Getting started with the React framework
You should give React a try - in case you didn’t already. Despite my initial skepticism, it is developer friendly and straightforward. Coming from Angular, it’s like programming in a lower abstraction level; but the libraries for common problems, along with less unpleasant surprises make up for this. Componentization and the virtual DOM are React’s central concepts. Componentization is the general direction in most contemporary technologies too, like Web Components and Angular Directives. The latter makes the render and the event cycles two distinct flow, making reasoning about the code easier.
This post covers most of the building blocks of a basic Tic Tac Toe game. It utilizes the most recent React version along with some useful libraries. In the end, you should have a good general understanding of the technology.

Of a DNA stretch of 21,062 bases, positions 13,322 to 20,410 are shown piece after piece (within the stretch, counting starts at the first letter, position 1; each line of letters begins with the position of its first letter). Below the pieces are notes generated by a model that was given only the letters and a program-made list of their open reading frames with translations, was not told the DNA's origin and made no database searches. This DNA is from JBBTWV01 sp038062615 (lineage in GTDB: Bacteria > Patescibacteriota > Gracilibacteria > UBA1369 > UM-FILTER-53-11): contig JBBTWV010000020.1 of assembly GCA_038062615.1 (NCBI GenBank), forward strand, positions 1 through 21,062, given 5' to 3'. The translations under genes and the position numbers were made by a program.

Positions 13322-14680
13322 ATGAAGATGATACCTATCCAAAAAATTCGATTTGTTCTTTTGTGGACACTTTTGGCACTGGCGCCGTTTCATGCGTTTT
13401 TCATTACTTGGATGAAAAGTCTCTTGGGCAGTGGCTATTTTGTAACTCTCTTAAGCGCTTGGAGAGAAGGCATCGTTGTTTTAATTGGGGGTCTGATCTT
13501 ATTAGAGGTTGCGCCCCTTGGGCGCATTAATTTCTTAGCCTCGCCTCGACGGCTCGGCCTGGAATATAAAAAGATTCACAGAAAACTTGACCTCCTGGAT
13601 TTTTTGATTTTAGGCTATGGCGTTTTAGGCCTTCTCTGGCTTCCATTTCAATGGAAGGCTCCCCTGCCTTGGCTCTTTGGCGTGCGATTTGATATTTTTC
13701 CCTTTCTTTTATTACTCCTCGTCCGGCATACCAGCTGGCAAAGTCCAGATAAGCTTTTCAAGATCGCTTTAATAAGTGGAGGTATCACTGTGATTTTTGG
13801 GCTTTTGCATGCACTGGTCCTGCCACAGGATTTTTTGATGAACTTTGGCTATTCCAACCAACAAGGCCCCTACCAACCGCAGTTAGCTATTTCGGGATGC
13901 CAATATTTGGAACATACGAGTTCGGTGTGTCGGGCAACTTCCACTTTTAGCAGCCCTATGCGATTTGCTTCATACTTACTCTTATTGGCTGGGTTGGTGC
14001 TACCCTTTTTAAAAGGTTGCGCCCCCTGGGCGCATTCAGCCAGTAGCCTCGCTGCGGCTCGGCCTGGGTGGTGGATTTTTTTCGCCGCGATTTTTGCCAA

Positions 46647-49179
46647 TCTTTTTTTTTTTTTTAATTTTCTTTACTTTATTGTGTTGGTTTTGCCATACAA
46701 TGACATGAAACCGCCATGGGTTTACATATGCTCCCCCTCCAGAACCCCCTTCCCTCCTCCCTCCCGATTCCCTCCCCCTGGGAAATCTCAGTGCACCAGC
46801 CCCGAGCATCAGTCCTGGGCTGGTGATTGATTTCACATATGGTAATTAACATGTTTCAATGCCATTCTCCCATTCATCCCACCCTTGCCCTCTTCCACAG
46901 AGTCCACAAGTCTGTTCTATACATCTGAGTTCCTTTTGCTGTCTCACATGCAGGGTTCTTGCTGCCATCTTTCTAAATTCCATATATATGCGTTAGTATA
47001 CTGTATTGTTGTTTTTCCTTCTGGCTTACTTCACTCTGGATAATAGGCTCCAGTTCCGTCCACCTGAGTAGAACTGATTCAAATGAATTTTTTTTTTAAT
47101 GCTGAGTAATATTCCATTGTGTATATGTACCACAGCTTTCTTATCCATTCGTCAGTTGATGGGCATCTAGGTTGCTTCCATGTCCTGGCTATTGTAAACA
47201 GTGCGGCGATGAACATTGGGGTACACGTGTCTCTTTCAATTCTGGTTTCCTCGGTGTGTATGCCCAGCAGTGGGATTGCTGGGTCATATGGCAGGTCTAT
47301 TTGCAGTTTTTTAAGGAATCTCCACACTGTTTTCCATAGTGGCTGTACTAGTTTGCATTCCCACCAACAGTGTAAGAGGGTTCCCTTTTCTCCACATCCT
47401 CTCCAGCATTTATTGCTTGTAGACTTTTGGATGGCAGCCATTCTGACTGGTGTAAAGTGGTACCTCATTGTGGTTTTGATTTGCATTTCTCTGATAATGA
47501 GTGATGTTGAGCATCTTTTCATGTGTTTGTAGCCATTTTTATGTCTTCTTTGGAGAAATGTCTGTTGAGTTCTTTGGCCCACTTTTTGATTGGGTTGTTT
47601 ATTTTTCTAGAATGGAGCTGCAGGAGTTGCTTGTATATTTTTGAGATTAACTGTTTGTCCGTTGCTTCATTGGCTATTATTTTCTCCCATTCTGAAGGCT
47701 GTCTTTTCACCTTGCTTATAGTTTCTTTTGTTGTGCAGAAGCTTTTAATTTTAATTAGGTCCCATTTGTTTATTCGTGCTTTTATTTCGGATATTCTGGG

As seeing the big picture is one of the most important task, here is a live, clickable demo of what we are building. Have fun!
Declaring a dependency on Babel along with it’s two presets we’ll be using is the first thing to do.
We then need to modify the Gruntfile so that it includes Babel.
For the full Gruntfile, please refer to GitHub. This defines a grunt dev task that watches the src directory and auto-compiles to dist.
Defining the components and their possible states are the first and most important part when developing a React app. React components are like Directives in the Angular world. They are HTML-like elements that encapsulate state inside, can have some attributes (called props in React), and are the main building blocks of more complex components.